• Sow biennials such as foxgloves, sweet Williams, wallflowers, Icelandic poppies, and honesty to flower next year.
  • Tend to your Dahlias, they are thirsty and hungry plants and need good support.
  • Water in the evening rather than in the morning and thoroughly soak any pots while giving them a regular liquid feed.


Cooking in June is a cook’s dream, especially for one who can grow a few edibles themselves and can wander from kitchen to garden, barefoot, to gather herbs and salad leaves and pull up a handful of knubbly potatoes, to simply boil with fresh mint and serve with butter and crunchy salt. Peas and mangetout are on the menu, boil or eat raw, or try grilling the whole pods on the grill or barbecue and dressing with silvers of lightly candied orange zest, toasted hazelnuts, and hazelnut oil.

The first bowl of home-soil strawberries and double cream is so hardwired into our collective consciousness, it could be considered the official start of British Summer Time. These scarlet berries are so celebrated it could be easy to dismiss any of the other early summer berries. Gooseberries have a special place on the Water Lane table. Their prickly, sour nature can be off-putting to some, but a little sugar and warmth are all these tart fruits need. Make a simple compote with a dash of elderflower cordial for breakfast with Greek yoghurt and maybe a little honey and purple thyme flowers, use in crumbles, pudding cakes or make into a fabulous ice-cream. Gooseberries are wonderful in savoury dishes too, make a gooseberry vinegar or shrub and dilute with sparkling water, ice and a slice, make a gooseberry ketchup to cut and balance the richness of a grilled pork or even try the fruit raw in a salsa. Top and tail each berry, cut in half and macerate with a tablespoon of caster sugar, a little gooseberry or apple cider vinegar and macerate for an hour to let the juices flow. Just before serving stir through a handful of picked and chopped fresh mint leaves. Delicious with grilled butterflied mackerel.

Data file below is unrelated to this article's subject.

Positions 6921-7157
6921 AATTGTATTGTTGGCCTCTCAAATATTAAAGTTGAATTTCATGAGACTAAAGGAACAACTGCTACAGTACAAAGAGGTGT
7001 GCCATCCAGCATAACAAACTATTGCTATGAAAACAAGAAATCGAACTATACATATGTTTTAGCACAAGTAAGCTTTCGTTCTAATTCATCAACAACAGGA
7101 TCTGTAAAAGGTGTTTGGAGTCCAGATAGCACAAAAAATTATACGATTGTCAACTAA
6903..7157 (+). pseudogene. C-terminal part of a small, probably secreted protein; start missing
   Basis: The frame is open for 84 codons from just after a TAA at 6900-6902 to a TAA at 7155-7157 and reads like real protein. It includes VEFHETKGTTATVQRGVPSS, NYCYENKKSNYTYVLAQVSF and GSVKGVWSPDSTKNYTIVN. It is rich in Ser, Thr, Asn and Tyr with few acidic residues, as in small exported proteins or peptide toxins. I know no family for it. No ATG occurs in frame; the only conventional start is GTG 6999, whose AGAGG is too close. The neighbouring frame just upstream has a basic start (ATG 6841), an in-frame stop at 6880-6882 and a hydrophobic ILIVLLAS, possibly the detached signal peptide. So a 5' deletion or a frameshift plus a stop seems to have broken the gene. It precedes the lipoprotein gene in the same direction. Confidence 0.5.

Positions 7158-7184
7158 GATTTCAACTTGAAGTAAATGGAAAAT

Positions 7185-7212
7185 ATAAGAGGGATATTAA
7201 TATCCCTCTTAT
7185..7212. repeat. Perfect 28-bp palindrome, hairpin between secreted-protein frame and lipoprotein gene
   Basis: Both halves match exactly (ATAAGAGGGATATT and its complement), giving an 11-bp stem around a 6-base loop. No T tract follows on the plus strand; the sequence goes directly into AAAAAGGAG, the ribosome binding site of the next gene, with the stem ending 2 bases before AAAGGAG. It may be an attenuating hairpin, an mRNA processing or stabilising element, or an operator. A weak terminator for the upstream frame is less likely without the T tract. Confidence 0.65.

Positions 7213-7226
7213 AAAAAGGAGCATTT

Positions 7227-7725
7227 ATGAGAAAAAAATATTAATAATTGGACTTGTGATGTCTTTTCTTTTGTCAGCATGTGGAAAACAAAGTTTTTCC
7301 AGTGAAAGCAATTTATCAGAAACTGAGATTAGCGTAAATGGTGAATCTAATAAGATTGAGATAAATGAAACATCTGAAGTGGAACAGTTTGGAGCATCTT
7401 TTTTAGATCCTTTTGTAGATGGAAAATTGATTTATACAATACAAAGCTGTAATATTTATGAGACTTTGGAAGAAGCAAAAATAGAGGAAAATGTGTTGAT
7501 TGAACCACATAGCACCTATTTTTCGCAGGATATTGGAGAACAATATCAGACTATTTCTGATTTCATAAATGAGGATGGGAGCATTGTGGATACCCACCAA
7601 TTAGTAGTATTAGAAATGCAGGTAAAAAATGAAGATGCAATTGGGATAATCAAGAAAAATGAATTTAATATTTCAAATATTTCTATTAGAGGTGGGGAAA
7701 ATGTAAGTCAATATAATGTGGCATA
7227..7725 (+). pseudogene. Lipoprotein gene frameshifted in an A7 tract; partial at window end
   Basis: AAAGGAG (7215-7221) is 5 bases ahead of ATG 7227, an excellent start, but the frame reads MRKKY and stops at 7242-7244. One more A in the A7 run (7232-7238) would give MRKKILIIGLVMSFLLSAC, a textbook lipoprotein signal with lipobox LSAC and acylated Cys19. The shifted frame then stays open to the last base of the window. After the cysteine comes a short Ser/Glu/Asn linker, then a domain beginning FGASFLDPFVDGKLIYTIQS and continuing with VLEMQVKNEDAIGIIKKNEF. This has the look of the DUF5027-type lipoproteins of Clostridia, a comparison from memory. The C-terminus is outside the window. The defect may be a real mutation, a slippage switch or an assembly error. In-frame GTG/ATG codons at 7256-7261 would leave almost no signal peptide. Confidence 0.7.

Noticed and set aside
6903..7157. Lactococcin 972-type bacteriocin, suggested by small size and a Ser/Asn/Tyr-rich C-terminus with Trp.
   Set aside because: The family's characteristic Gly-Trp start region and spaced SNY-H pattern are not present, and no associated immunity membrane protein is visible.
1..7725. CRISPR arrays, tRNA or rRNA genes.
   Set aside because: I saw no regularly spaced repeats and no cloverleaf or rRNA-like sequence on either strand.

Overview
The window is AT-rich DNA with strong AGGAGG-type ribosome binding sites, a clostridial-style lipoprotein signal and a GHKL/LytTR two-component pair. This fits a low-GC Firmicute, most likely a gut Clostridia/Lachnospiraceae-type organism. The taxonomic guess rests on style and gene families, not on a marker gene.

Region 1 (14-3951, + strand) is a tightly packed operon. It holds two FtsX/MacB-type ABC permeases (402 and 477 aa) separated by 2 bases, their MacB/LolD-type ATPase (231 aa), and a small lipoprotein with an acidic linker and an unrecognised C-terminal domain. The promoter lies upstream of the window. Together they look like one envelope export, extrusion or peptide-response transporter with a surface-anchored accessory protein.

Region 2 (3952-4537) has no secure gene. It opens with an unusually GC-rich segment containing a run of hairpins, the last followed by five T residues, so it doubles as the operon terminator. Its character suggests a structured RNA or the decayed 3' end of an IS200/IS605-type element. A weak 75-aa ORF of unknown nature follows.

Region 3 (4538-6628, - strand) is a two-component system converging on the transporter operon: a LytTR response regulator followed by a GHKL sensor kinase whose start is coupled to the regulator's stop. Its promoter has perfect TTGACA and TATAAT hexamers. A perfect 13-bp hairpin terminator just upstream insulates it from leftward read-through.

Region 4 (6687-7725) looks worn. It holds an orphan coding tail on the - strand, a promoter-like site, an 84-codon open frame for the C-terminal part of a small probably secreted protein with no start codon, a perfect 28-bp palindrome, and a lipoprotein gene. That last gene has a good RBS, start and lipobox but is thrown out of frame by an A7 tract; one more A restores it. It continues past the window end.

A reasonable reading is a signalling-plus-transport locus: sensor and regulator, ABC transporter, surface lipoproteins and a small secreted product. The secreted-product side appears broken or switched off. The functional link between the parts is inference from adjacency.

Capture the quintessential scent of summer by making your own raspberry and rose vodka. This is best with pink English garden scented roses, which are organically grown and unsprayed. A few days before the rose is about to go over, deadhead five or 6 heavy blooms and gently pull the petals away from the ovule bud. Pack into a sterilised kilner jar, alternating with 200g of raspberries, mulberries or loganberries, a few lemon slices and 100g of golden caster sugar. Pour over 750ml vodka and shut the kilner jar. Shake or gently tip upside down every few days for up to two weeks, to help the sugar dissolve. The blush pink of the liqueur will deepen as the flavour intensifies. Strain the liquid, drip by drip, through a double muslin, being careful not to crush the sodden fruit (keep for a treat of a boozy pudding). Serve ice cold as a Rose Blush Martini or top up with Prosecco.

[This piece originally appeared in the June 2023 issue of Kent Life]